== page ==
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Publication numberUS20020051398 A1
Publication typeApplication
Application numberUS 09/949,672
Publication dateMay 2, 2002
Filing dateSep 12, 2001
Priority dateSep 12, 2000
Also published asUS6560153
Publication number09949672, 949672, US 2002/0051398 A1, US 2002/051398 A1, US 20020051398 A1, US 20020051398A1, US 2002051398 A1, US 2002051398A1, US-A1-20020051398, US-A1-2002051398, US2002/0051398A1, US2002/051398A1, US20020051398 A1, US20020051398A1, US2002051398 A1, US2002051398A1
InventorsKoichi Mizugaki
Original AssigneeSeiko Epson Corporation
Export CitationBiBTeX, EndNote, RefMan
External Links: USPTO, USPTO Assignment, Espacenet
Semiconductor device, method for refreshing the same, system memory, and electronics apparatus
US 20020051398 A1
Abstract
The present invention provides a semiconductor device that includes a memory cell array that can be divided into four blocks. During a period in which data is read or written in one of the blocks, refreshing is conducted in all of the other remaining blocks. Also, in a standby state or in an operation state, refreshing for each of the plurality of blocks is performed with time differences provided therebetween, such that the peak current is lowered.
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Claims(18)
What is claimed is:
1. A method for refreshing a semiconductor device having a memory cell array that is divided in a plurality of blocks, the method comprising:
a first step of placing the semiconductor device in an externally accessible first state;
a second step of conducting refreshing during the first state for a block among the plurality of blocks other than a block to be externally accessed;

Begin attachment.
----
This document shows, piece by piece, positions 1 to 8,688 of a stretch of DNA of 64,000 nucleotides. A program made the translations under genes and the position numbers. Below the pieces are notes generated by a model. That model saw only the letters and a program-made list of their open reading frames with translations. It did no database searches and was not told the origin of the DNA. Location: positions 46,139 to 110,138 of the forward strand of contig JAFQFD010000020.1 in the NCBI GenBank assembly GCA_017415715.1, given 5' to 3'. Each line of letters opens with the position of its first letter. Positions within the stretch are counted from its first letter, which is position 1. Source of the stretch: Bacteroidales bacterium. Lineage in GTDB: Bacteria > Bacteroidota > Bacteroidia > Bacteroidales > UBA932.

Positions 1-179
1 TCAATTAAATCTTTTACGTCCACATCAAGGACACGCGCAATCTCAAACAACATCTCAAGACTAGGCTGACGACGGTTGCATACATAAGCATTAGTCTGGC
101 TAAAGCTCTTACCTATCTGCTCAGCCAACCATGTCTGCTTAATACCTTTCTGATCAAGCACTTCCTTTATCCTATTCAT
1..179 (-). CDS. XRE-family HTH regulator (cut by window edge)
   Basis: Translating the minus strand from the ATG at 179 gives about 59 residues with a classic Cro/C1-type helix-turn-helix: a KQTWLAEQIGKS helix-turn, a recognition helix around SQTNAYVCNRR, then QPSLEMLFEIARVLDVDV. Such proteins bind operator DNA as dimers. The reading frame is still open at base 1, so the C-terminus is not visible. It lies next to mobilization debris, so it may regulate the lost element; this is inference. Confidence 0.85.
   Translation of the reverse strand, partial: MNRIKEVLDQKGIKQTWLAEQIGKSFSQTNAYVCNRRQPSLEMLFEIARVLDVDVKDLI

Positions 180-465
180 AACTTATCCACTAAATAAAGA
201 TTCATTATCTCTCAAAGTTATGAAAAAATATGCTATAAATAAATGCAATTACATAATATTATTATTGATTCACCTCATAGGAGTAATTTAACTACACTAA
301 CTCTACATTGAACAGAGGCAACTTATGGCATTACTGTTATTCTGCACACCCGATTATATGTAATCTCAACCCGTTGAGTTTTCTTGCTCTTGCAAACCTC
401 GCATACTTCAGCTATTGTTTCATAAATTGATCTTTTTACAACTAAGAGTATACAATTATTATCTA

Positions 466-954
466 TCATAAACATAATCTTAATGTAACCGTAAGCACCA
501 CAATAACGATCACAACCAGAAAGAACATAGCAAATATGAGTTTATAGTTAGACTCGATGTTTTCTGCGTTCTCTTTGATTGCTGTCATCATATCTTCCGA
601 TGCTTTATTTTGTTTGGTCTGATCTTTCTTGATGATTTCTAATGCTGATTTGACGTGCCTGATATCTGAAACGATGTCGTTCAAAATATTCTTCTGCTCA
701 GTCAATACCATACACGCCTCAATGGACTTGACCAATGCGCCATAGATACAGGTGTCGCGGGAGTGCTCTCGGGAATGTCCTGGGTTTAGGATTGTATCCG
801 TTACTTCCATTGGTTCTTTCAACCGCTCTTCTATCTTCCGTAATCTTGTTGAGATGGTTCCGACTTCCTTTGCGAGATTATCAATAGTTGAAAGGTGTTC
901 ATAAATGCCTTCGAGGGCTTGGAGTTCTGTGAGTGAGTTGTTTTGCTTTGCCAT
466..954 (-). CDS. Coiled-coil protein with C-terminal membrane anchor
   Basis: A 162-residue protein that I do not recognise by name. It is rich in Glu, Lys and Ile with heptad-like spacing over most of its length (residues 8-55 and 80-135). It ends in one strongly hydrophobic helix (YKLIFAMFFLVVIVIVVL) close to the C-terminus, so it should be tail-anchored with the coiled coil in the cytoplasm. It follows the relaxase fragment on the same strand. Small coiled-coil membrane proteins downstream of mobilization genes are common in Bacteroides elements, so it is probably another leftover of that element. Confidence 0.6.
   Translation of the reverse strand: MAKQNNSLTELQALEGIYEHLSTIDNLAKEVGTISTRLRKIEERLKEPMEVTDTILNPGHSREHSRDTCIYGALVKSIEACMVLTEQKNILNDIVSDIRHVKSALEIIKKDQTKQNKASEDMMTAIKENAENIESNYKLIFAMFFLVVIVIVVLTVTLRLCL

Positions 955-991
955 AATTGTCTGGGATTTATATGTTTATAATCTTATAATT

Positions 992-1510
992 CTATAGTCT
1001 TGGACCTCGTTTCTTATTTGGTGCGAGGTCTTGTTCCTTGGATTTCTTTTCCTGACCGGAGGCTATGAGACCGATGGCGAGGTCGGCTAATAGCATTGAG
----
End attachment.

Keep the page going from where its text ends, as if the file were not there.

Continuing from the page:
a third step of placing the semiconductor device in an externally inaccessible second state; and
a fourth step of conducting refreshing during the second state for at least one of the blocks among the plurality of blocks with a time difference provided with respect to refreshing for the remaining blocks.
2. The method for refreshing a semiconductor device according to claim 1, wherein, in the fourth step, refreshing of each of the plurality of blocks is conducted with a time difference being mutually provided therebetween.
3. The method for refreshing a semiconductor device according to claim 2, wherein the second step and the fourth step further include:
a fifth step of generating a first refresh address signal that is a signal for selecting a first memory cell group to be refreshed that is located in each of the plurality of blocks; and
a sixth step of activating a plurality of refresh request signals that are signals for requesting refreshing for each of the plurality of blocks.
4. The method for refreshing a semiconductor device according to claim 3, wherein, in the sixth step and during the second state, the plurality of refresh request signals are activated with time differences being mutually provided therebetween.